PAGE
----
It’s no secret that my favorite publisher of ESL curriculum is National Geographic. I used their Inside curriculum with middle school and really enjoyed it. My students found the readings to be engaging and we had a lot of great discussions. When I left middle school and started teaching at the college level, working with those books was one of the many things I missed.
Fortunately, I did not have to leave my favorite publisher behind though! Both of the colleges I’ve been teaching for use National Geographic’s Pathways series for several of their courses. Over the years I’ve developed plans for all eight of the Pathways books, as well as some supplemental materials for students. In this post, I want to share with you some of those plans and supplemental materials. All of them are free and I’ll provide links at the bottom for you to be able to download any that would be helpful for you and your students. This week I’m concentrating on the four listening and speaking books. Next week I’ll share what I have for the reading and writing books.
These are not scripted plans for non-teachers. These plans are more along the lines of unit outlines. I list out the various things I do with my students: discussion questions (I like to start the unit with a question or set of interesting facts related to the theme. It always produces a lot of good discussion, perfect spontaneous speaking practice.), book activities, videos, supplemental activities, handouts, and games. I do this in the order I plan to use them in class. It’s what I teach from every day. What I did do is go back and add in links for you so you know exactly which YouTube video I used, exactly which handout I printed, etc. Many of the activities, handouts, games, and other resources are free, some are not. I also have a tendency to use the same activities, especially games, multiple times in a semester. Sometimes I’ll tweak the rules to have more targeted practice, other times I won’t. The reusing of activities and games saves me time (explaining the directions is easier the second, third, fourth…time around) and allows the students to revisit some of their favorite activities (just this week I reused a game and my students said, “Oh, good, I really liked this one!”).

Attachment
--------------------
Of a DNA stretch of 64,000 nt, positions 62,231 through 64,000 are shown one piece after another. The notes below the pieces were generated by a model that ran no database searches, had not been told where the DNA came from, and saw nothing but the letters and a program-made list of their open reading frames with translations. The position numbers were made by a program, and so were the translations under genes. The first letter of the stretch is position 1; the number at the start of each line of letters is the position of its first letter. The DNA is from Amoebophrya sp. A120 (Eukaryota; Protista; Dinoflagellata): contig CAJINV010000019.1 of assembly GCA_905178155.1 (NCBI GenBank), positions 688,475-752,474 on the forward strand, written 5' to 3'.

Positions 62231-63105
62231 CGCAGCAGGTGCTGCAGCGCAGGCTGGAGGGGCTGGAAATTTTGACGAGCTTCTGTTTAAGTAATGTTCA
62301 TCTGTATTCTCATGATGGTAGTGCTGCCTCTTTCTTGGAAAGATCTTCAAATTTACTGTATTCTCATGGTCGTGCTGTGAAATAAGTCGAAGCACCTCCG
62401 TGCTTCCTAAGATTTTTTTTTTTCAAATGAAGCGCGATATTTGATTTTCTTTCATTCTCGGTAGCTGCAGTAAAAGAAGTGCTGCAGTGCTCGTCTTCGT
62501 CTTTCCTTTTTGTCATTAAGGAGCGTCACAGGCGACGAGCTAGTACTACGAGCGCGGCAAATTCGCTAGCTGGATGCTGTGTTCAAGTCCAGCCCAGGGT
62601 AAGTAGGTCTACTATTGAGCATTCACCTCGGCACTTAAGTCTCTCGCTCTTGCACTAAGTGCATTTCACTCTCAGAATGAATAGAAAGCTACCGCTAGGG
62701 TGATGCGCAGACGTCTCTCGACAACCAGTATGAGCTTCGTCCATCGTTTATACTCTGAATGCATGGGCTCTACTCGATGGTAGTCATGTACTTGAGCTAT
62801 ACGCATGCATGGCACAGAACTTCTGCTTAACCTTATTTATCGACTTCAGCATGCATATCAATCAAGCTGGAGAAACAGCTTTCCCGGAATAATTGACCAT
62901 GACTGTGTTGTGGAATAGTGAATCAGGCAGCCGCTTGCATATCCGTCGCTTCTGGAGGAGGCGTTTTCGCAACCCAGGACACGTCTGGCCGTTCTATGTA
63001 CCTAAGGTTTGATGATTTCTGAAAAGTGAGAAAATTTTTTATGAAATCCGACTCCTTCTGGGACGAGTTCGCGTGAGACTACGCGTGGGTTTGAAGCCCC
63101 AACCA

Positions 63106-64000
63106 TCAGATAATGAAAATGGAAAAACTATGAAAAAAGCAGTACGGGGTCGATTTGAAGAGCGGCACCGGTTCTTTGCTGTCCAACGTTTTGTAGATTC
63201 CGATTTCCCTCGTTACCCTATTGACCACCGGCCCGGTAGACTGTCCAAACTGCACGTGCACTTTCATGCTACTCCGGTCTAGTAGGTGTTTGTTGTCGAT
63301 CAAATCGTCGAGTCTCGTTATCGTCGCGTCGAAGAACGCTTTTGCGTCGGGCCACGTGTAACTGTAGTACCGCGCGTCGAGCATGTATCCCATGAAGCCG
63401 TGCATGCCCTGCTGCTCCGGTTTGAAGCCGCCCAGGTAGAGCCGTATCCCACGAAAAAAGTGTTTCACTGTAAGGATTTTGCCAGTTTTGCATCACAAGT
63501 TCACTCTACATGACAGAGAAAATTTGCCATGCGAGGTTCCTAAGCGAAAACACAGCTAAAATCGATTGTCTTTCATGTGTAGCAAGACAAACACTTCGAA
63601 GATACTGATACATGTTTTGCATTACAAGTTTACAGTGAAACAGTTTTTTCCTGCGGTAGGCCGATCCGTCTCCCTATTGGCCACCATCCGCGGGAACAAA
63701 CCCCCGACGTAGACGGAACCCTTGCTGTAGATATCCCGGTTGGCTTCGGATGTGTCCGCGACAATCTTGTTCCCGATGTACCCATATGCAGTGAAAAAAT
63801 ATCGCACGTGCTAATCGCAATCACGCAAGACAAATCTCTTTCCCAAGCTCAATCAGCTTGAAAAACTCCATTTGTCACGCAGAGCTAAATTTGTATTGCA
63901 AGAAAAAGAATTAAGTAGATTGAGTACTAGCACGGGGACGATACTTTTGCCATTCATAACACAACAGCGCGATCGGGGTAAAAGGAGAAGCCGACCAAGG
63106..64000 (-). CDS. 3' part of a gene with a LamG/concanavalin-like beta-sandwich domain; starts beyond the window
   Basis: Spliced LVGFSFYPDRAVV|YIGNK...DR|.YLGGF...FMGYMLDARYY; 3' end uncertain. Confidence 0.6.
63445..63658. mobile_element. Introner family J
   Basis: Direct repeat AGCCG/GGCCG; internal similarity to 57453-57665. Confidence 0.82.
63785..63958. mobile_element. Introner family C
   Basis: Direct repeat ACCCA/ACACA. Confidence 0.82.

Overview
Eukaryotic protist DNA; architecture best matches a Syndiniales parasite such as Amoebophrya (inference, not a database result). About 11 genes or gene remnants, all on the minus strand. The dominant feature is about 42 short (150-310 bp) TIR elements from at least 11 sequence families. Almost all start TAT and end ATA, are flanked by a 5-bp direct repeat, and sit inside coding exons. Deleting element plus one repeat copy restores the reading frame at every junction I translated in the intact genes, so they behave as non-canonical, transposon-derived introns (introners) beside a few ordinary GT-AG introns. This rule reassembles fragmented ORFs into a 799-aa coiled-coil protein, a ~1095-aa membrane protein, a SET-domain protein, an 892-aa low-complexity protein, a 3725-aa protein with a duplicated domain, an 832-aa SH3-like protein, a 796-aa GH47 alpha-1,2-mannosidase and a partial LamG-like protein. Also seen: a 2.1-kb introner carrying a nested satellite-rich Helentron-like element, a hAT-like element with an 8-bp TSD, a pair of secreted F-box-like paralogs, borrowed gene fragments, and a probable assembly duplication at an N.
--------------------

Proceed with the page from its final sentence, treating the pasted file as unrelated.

There’s A Video About That
I first mentioned this additional resource in January of 2021. At that time, I had only completed PDFs for books one and three. You can catch up on all the details in the two previous blog posts (New Resources for a New Semester and Student Reference Tools), but let me give you the quick overview here. This single page PDF is a play off the phrase, “There’s an app for that!” I wanted students to have a one-stop location to be able to review the grammar concepts we talked about in class. I also wanted them to be able to hear a different explanation from the one I gave in class. When I first started teaching, I felt as though I’d failed in some way if a student didn’t “get it” from my explanation, but he/she did from someone else’s. Since then I’ve learned that this just means everyone learns differently and the important thing is the student learned–not who they learned it from. There’s a Video About That allows students to hear another explanation in another voice without having to worry the person in the video is giving them bad information (a common concern among my students).